In 1966 American businessman David Dixon aimed at bringing NFL to New Orleans and Saw a new downtown stadium as one of the most important incentives to offer. He thus showed the Louisiana governor Astrodome in Houston and convinced authorities that a stadium like that might be a great solution for New Orleans.
This one was to dwarf the Astrodome, not only being able to hold various large-scale events, but also being the single largest permanent dome worldwide. Detailed design was created in 1967 by local architects Curtis and Davis. The dome was to span over 210 meters and reach 83 meters at its peak.
Groundbreaking took place in August 1971 and construction took four years. In the process it proved to be much more of a burden to have a dome that large than initially expected as the budget grew three times.
Over the years the stadium didn’t just house most important games of New Orleans Saints, but also saw wrestling, basketball, boxing, concerts and even a movie premiere. The most unexpected use came in 2005, when some 30,000 citizens used the stadium as shelter during the Katrina hurricane.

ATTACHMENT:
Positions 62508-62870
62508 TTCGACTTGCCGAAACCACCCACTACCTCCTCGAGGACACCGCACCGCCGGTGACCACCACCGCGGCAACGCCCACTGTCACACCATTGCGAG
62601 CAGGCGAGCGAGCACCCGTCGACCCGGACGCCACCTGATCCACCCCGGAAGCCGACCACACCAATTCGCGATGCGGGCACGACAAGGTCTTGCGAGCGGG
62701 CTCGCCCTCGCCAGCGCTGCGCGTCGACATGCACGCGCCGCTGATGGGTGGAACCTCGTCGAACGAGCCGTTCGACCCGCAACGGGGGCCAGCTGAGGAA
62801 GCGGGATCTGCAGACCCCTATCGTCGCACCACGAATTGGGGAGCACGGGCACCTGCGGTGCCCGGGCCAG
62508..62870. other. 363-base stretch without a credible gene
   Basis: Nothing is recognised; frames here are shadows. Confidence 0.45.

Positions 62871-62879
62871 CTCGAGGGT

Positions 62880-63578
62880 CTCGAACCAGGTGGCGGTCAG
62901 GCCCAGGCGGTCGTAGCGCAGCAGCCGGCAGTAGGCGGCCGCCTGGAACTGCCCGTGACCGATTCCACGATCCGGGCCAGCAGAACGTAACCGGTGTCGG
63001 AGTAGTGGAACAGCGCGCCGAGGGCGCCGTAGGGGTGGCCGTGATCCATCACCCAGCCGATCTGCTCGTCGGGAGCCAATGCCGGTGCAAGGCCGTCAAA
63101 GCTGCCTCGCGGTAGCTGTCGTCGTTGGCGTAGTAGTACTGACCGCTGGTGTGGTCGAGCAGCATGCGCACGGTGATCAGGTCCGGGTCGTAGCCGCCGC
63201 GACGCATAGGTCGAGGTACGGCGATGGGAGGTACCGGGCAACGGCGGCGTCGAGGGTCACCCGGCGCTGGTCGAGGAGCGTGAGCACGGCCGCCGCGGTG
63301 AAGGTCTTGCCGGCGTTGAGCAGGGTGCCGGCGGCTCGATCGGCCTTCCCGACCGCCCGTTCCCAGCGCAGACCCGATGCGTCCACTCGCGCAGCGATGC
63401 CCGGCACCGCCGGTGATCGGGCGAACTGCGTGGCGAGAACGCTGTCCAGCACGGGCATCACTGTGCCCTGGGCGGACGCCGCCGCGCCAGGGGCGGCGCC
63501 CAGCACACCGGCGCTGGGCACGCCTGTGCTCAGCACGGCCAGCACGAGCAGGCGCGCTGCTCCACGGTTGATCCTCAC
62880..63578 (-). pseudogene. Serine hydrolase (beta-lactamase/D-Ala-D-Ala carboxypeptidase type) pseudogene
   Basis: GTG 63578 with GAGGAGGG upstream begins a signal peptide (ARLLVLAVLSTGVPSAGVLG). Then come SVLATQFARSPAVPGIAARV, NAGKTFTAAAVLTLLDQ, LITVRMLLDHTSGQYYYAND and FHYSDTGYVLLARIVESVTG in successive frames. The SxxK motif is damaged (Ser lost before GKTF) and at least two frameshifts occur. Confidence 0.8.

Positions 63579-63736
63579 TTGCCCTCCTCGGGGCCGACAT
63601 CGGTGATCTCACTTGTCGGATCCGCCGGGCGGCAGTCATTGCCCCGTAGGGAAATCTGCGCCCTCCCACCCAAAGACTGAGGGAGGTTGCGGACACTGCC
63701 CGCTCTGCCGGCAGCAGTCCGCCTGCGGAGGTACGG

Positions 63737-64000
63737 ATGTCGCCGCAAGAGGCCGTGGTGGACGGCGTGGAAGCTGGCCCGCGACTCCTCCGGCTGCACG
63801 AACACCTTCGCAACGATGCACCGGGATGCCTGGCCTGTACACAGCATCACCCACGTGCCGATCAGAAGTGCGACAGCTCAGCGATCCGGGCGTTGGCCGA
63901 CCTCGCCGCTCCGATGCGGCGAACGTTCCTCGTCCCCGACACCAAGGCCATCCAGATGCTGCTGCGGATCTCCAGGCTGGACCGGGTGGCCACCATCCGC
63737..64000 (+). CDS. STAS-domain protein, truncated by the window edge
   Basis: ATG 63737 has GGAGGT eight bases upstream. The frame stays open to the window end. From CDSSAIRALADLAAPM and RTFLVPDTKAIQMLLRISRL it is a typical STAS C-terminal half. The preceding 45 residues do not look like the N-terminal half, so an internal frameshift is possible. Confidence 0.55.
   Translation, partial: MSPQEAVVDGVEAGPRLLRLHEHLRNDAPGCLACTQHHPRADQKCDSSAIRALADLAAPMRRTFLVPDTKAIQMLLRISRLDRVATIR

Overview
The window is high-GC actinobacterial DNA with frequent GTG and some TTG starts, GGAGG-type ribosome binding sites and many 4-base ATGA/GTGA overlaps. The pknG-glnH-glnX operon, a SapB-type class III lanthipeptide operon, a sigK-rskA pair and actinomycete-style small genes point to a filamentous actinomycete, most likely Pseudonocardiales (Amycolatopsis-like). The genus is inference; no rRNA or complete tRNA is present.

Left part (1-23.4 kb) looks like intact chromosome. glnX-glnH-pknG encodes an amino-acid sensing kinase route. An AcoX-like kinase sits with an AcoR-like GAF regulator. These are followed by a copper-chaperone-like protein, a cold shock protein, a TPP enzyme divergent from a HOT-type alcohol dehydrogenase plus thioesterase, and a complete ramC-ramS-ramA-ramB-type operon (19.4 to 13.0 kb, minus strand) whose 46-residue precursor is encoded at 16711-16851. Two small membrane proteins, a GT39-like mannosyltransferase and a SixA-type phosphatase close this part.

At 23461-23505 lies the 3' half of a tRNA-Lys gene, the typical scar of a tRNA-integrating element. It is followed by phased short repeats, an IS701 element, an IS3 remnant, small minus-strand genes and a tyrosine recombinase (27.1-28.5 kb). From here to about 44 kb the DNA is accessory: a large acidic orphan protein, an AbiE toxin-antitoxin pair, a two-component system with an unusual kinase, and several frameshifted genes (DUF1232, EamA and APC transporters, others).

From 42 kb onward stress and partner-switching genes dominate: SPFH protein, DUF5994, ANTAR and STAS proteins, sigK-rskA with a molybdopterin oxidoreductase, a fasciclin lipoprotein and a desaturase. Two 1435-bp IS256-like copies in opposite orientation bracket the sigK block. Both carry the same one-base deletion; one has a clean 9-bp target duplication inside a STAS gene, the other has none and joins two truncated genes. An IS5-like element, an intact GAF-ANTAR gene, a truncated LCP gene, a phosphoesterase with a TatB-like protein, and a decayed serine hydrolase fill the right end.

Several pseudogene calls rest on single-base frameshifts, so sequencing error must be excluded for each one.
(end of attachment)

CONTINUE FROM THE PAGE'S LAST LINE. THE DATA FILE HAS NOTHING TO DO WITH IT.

The catastrophe saw stadium’s roof seriously damaged and resulted in Superdome’s closure. After debates whether to renovate it or demolish altogether to make way for a new stadium it was decided that Superdome will receive a makeover.
First phase was carried out in 2008 and saw the stadium’s structure regenerated and improved. Then in 2009-2010 the exterior received an elegant aluminum cladding that increased the aesthetics. Infrastructure upgrades came in 2011, but the stadium retained its three tiers with amazing seating layout and roof structure.
As works were done, the stadium received its first ever naming rights deal in 2011, with Mercedes-Benz.